Will I need to travel for egg donation?

If the clinic of the recipient(s) you are matched with is not within 60 miles of your home or work, you will be required to travel. If travel is required, the recipient(s) pay for all travel expenses, including airfare, transportation, hotel accommodations, and $50 per diem per 24 hours away from home. When you travel for egg retrieval, the same travel expenses will be paid for a companion to accompany you. We will take care of making all the travel arrangements. During your  match, travel details will be discussed and agreed upon.

Will I need to take time off from school or work?

Little or no time from school or work should be missed, as the appointments are typically early in the morning. One full day off from your normal activities will be required for the egg retrieval. If travel is required for your retrieval, you will need to take 5-10 days off from school or work. If your employer or school requires a doctor’s note, you will be provided one.

Am I going to be able to meet the intended parents who receive my eggs?

Donors usually do not meet the recipient of the egg donation since most donations are anonymous. If the donor chooses a “known donation,” all parties will need to agree to meeting in advance.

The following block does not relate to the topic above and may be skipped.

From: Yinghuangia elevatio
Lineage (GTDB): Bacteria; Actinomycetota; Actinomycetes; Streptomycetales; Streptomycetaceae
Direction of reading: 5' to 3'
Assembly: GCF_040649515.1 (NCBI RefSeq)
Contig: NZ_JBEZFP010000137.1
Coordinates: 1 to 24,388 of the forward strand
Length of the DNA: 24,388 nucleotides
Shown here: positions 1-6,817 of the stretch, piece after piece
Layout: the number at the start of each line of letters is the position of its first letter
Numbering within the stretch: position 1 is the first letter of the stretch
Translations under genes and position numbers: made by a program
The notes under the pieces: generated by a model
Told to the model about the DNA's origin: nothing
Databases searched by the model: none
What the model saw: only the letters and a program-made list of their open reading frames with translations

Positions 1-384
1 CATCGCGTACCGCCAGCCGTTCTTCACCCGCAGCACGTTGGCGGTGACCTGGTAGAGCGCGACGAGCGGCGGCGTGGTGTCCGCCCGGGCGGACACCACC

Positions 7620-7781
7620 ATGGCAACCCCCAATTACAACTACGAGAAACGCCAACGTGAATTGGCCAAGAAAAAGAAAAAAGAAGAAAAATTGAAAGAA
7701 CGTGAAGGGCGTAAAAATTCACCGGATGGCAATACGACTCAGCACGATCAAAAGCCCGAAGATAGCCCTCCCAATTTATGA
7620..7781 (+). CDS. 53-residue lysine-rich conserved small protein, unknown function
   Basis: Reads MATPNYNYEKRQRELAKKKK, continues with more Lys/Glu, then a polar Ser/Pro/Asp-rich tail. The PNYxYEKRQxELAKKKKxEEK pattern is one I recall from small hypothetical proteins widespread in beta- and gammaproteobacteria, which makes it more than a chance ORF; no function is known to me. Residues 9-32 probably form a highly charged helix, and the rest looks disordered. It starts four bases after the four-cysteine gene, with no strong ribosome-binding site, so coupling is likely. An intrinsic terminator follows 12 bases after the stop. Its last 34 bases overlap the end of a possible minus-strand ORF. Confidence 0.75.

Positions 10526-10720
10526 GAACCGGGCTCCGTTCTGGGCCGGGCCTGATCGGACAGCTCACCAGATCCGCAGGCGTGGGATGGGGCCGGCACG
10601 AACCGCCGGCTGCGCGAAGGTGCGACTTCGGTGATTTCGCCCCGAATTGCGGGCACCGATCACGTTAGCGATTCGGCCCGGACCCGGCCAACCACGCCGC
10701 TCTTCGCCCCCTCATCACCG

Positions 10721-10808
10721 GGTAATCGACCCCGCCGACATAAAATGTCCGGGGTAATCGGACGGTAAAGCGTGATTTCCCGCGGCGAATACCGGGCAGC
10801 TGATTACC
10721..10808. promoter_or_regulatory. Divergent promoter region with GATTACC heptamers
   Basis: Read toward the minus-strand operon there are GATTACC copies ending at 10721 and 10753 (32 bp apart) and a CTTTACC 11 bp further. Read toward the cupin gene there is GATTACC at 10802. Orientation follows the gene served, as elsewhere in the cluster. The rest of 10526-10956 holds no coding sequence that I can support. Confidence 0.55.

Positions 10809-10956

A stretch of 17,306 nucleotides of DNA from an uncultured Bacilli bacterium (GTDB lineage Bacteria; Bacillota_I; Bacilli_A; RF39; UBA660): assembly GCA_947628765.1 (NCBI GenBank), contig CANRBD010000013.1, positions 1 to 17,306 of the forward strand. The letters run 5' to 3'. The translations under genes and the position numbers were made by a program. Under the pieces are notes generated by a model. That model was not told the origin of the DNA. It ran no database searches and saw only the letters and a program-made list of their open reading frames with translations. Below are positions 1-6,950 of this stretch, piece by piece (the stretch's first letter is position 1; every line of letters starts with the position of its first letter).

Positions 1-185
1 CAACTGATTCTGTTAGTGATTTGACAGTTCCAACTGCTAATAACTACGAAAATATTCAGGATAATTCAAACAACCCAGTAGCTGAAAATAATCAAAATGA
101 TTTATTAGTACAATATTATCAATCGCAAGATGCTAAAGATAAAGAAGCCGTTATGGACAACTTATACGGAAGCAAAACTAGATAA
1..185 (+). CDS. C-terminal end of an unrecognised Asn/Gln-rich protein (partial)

Will I have any responsibility for any children that are born?

No. Children who are born from donated eggs are the responsibility of the future parents. During the legal phase of the process, parental rights will be covered in depth. It is important that you read and understand all the legal agreements. An attorney will be provided to you to review the legal contract.

Is my insurance going to be billed for any of the medication or appointments?

The recipient is responsible for all expenses related to the donation cycle. If you choose to use your insurance, the recipient will pay for any costs involved, including your premium. Otherwise, you will be provided an insurance policy once you start injections.

How do you ensure confidentiality throughout the donation process?

Both the legal contract with the recipient(s) and our company confidentiality policy protect donor confidentiality. When donors apply, they are given an ID number that is used throughout the donation process.

We’ve had many women who enjoy being surrogates so much, that they’ve had multiple successful journeys.

Please feel free to contact us if you have any questions about our surrogacy program or the process involved.

We look forward to hearing from you!